Discussion of anti-Asian attacks surface upon recent shooting

Photo courtesy of Jason Leung, Unsplash

Last Tuesday, 21-year-old Robert Aaron Long barged into Young’s Asian Massage in the town of Acworth, Ga. He opened fire on individuals inside the building, killing two people. Another two died on the way to the hospital from gunshot wounds. 

The suspect was later seen again in Atlanta’s Gold Spa through surveillance footage. Long initially attempted robbery, but began shooting after an informant dialed Atlanta police. Three more people died while Long escaped to the neighboring Aromatherapy Spa. 

The sounds created by Long’s gun sparked the attention of the police. Upon their arrival in the latter spa, they discovered a woman dead. 

An analysis conducted by Atlanta and Acworth police disclosed Long as the suspect behind the spa attacks, as he was seen on security cameras. Police officers later arrested Long as he attempted to flee Atlanta that same night. 

In custody, Long claimed that his attacks were not racially motivated. Captain Jay Baker of the Cherokee County Sheriff's Office defended Long’s claim but does not reject the possibility of anti-Asian attacks as a factor. 

"He does have an issue… a sex addiction and sees these locations as something that allows him to go to these places, and it's a temptation for him that he wanted to eliminate,” Baker said.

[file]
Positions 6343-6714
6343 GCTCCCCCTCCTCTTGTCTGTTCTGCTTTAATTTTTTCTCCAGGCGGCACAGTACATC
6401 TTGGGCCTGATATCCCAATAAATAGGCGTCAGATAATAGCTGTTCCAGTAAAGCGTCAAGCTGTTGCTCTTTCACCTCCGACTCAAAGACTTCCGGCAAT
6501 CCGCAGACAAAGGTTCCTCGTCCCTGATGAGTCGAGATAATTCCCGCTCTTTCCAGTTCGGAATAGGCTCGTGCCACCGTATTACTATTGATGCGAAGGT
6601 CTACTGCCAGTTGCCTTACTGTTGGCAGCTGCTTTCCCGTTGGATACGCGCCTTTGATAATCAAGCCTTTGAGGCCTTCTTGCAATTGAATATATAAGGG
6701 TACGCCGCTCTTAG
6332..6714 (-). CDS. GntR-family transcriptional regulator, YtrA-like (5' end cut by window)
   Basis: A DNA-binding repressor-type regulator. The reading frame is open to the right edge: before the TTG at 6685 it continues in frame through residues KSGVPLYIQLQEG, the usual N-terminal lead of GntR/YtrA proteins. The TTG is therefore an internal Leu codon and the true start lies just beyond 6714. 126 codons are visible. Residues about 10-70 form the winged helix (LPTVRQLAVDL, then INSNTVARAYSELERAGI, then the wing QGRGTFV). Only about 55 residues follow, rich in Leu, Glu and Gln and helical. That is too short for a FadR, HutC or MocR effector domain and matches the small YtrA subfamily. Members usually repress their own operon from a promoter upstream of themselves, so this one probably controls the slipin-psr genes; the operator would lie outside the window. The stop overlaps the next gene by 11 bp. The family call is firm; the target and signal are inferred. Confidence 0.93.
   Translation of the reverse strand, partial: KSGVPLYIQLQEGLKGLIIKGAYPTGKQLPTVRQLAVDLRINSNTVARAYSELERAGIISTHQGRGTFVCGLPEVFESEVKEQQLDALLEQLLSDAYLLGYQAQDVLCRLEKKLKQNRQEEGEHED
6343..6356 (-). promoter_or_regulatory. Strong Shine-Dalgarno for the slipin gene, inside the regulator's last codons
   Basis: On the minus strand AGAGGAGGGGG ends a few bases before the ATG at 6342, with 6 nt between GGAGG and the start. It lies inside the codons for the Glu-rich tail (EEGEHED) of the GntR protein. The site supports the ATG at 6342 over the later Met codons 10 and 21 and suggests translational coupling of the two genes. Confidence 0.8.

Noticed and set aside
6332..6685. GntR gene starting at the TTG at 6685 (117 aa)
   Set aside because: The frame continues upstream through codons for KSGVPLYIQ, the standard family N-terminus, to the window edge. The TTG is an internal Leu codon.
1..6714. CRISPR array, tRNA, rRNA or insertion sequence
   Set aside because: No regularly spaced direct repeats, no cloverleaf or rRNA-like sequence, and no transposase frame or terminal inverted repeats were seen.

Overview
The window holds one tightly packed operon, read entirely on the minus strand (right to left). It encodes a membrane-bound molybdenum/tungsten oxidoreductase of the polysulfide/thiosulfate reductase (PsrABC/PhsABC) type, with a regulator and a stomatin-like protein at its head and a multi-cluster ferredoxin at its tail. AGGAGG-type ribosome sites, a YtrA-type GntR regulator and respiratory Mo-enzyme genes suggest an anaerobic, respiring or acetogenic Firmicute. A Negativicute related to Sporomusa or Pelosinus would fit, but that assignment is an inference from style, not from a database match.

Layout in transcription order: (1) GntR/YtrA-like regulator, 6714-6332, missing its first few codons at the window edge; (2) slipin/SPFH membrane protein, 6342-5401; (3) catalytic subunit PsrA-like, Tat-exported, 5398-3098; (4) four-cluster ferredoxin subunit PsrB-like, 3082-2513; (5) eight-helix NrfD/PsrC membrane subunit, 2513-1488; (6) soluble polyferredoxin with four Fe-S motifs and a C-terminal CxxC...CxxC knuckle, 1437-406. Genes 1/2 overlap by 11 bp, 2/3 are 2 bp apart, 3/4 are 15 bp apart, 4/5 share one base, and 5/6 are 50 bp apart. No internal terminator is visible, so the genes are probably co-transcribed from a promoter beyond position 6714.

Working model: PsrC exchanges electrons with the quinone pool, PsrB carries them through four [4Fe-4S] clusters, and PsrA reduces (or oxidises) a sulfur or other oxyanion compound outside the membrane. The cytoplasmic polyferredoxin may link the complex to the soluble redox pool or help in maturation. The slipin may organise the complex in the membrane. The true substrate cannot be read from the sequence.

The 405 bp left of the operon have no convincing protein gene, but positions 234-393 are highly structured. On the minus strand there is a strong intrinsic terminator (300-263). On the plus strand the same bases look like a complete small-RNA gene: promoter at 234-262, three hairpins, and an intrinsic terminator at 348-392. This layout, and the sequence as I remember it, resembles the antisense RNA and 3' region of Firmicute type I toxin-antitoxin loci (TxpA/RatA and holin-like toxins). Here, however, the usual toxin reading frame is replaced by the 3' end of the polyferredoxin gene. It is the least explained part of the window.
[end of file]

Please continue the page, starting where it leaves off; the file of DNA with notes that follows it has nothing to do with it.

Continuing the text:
Long says he realized his sex addiction was the source of his psychological damage. He wanted to expunge his fetish through his crimes. The recent rise in anti-Asian attacks challenges this narrative. 

CBS News data reveals a 150% increase in anti-Asian attacks from 2020. Anti-racist group Stop Asian American Pacific Islander (AAPI) Hate further remarked that a disproportionate number of victims were Asian women. People in this category were the most affected by Long’s shootings, which some prove as Long’s racist intention to attack Asian women. 

Six out of the eight individuals who died were identified were female individuals of Asian descent. The South Korean Foreign Ministry stated that four people—Hyun-Jung Grant, Sun-Cha Kim, Soon-Chung “Julie” Park and Yong Yue—were South Korean nationals. 

The Asian victims of the Gold Spa shooting—Xiaojie “Emily" Tan and Daoyou Feng—were Chinese immigrants. A Caucasian man and woman, Paul Andre Michels and Delaina Yaun, also died alongside Feng and Tan. Elcias “Alex” Hernandez-Ortiz, a Guatemalan immigrant, was the only survivor. 

Observers have been worrying about frequent attacks directed against the AAPI community since the propagation of the coronavirus into the US. Some assert former President Trump and other politicians’ usage of pejoratives such as “Kung Flu” and “Chinese/Wuhan virus” have encouraged racists to falsely pinpoint Chinese and other Asian Americans as coronavirus sources. Frustration with high COVID rates manifests by attacking Asians. 

In light of the Atlanta-Acworth shootings, the reporters of Ramapo News stand in solidarity with the AAPI community and denounce the rampant racism directed toward them.